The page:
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'Road Rage' Still a Stubborn Highway Problem, CHP Says

Six years after a spate of freeway deaths, statistics show that violence continues. The use of guns and ramming attempts are both up.

January 24, 2003|Hugo Martin | Times Staff Writer

Earlier this month, the driver of an SUV, apparently upset that he had been cut off in traffic on the San Diego Freeway in Westchester, fired several shots at the other car, wounding the driver in the chest.

A few days earlier, a young college student riding in a car with a friend on a Bay Area interstate was shot and killed, apparently by another motorist who was steamed that the friend had honked at him for driving erratically. The incidents are grim reminders that violence on California's freeways and state roads remains a stubborn problem six years after a spate of freeway deaths generated headlines of "road rage" and a congressional committee held hearings to consider ways to quell the problem.

Although news accounts of road rage and aggressive driving have subsided in recent years, violence has continued, mostly unabated, according to California Highway Patrol statistics. In fact, some roadway crimes -- such as shooting at an occupied vehicle and brandishing a gun -- have increased over the last five years, CHP records show.

"As long as people have tempers and drive cars, it's going to be a problem," said CHP spokesman Tom Marshall.

Authorities stress that not all roadway crimes fall into the category of road rage. Some highway crimes are motivated by gang rivalries and robberies, or other criminal acts.

Most law enforcement agencies, including the CHP, do not keep statistics on the motives behind such road crimes.

According to CHP crime reports, the number of incidents in which motorists have brandished firearms on freeways and state roads has increased from 26 in 1998 to 38 last year -- nearly one-half. During that period, use of freeways increased about 10%.

Reports of cases of reckless driving increased 18%, from 1,176 in 1998 to 1,391 last year. During that same period, the number of reported shootings into an occupied vehicle on a state highway or road jumped from seven to nine, the CHP said.

The number of incidents reported in which motorists tried to ram each other with vehicles on state highways or roads -- classified as assault with a deadly weapon -- increased by 3%, from 209 in 1998 to 215 last year, according to the CHP. The Los Angeles Police Department, which investigates serious crimes on freeways within the city's borders as well as on city streets, does not keep separate statistics on roadway violence.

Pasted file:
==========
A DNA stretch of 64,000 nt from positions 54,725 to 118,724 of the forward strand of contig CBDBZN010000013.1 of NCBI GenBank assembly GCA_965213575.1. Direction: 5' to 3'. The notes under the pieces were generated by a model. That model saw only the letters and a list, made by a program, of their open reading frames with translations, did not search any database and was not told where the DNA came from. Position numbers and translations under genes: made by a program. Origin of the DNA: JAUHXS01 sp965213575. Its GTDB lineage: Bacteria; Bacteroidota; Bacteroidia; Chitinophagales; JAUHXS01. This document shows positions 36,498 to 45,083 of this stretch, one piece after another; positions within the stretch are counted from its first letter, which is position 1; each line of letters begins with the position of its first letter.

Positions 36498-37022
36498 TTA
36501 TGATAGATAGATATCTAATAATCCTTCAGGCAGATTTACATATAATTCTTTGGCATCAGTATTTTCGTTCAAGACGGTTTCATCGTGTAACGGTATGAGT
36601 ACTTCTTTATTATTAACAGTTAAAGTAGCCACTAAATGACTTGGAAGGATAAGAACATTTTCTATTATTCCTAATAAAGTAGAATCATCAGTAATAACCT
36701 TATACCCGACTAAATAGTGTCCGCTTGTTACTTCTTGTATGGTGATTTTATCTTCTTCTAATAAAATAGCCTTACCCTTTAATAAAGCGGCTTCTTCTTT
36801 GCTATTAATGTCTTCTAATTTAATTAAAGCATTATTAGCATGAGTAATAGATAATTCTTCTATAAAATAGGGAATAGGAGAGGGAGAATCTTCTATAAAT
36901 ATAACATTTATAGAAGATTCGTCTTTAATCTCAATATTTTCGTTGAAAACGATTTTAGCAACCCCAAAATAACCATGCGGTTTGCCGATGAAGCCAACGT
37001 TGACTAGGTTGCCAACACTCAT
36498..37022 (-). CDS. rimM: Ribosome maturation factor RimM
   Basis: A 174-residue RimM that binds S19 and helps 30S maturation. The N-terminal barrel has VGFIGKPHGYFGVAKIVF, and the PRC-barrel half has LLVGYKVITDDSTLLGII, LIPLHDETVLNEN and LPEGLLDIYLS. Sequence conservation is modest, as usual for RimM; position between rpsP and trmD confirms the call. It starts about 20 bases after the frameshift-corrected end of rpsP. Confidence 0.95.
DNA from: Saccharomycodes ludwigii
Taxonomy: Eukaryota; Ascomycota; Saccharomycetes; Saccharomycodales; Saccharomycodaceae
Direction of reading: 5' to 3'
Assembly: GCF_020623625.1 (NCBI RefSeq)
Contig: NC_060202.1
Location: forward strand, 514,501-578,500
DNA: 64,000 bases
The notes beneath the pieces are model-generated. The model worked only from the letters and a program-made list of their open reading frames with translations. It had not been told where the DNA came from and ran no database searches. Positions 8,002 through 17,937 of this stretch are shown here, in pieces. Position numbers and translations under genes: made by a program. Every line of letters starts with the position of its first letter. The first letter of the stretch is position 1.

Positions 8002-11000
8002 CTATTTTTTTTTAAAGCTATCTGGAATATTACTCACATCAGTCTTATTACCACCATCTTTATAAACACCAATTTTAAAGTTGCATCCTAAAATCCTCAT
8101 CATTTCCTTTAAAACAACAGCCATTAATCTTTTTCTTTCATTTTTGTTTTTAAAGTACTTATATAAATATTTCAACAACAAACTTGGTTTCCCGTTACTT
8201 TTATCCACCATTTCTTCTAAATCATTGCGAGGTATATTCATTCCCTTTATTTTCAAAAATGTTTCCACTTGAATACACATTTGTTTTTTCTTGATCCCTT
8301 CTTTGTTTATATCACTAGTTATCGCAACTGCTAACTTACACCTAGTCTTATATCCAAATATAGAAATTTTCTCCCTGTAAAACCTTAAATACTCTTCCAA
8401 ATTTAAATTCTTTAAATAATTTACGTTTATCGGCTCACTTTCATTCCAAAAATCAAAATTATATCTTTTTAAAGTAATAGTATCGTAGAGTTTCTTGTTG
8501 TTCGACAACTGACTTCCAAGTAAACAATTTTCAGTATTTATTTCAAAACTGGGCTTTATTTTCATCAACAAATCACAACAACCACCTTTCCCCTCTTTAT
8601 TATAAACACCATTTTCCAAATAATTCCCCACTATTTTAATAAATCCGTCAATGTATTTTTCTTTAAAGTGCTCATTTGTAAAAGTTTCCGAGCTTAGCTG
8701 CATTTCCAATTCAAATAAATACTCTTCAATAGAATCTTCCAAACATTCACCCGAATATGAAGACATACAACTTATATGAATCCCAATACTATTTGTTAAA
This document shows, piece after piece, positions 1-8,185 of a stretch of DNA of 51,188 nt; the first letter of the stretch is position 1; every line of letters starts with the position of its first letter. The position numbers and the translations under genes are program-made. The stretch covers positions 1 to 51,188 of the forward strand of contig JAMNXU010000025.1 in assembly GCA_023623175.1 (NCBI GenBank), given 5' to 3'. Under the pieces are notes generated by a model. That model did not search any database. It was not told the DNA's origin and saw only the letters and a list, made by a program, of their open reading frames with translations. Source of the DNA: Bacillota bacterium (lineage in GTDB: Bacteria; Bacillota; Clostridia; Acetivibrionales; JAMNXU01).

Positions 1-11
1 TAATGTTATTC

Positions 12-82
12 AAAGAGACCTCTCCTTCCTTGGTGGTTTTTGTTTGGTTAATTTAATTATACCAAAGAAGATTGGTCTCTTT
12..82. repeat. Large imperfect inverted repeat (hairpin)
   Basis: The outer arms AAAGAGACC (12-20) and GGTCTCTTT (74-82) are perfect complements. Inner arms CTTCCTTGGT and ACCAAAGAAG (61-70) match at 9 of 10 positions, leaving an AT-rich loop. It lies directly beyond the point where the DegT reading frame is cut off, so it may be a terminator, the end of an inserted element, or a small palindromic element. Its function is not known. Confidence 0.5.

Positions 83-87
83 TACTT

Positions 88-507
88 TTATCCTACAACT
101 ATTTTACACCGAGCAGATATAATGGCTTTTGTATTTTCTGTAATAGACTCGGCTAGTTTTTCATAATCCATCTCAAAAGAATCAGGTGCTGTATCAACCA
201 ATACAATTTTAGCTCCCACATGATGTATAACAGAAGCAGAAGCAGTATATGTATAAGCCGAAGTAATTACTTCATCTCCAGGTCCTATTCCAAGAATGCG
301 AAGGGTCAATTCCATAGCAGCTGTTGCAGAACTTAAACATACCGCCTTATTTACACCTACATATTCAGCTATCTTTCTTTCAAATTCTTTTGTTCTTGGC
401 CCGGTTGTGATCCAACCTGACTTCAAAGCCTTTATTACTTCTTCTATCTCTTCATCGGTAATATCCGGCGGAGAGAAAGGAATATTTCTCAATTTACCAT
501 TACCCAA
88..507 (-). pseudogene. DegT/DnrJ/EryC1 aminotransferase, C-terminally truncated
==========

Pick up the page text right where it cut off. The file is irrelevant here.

Still, officials said, anecdotal evidence suggests that there has been an increase in the number of incidents in recent months.

Los Angeles, for example, has been plagued by a spate of roadway shootings over the last six months, said an LAPD spokesman, Jack Richter. "It's been more than the usual," he said. "There have been literally dozens."

LAPD Det. Kurt Wachter said he recalls about half a dozen car-to-car shootings in West Los Angeles in the last three years, including the San Diego Freeway shooting earlier this month.

In the same period, "we've probably had about 100 cases of vehicles striking each other" because of road rage, he said. "It's aggravated assault, and we've been pretty successful in getting people prosecuted," Wachter said.

Traffic safety experts attribute some of the frustration that sparks freeway violence to the increasing traffic congestion that forces motorists to spend more time behind the wheel.

Los Angeles County has earned the dubious distinction for the last 15 years of having the nation's worst traffic congestion.

Arline Dillman, traffic safety manager for the Automobile Club of Southern California, said congestion is often just the last annoyance that triggers an angry outburst by a motorist who is already upset about more serious personal problems.

In most cases, motorists do not respond with violence or road rage, she said. More often, drivers become aggressive and respond to perceived slights by tailgating, speeding or changing lanes abruptly, Dillman said. "Often when we get into a car, it's our personal space and we feel that other people shouldn't infringe on our personal space," she said.

Roadway conflicts sometimes turn deadly. On a Saturday evening in late November, Khoeun Kha, 23, of Long Beach was turning onto the narrow street where he lived when he nearly collided with a Toyota Cressida, said Det. Richard Birdsall of the Long Beach Police Department.

Even though a collision was avoided, witnesses told police that the driver of the Toyota pulled out a gun and fired several shots, hitting Kha in the upper torso. He died on the way to a hospital. No arrests have been made in the killing.

To avoid freeway confrontations, Dillman suggests that drivers allow themselves plenty of time to get to their destinations, avoid driving while angry and give other motorists plenty of space. "Don't try to get into it with everyone," she said. "It's not a win-lose situation. Everyone loses."

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Times staff writer Hector Becerra contributed to this report.

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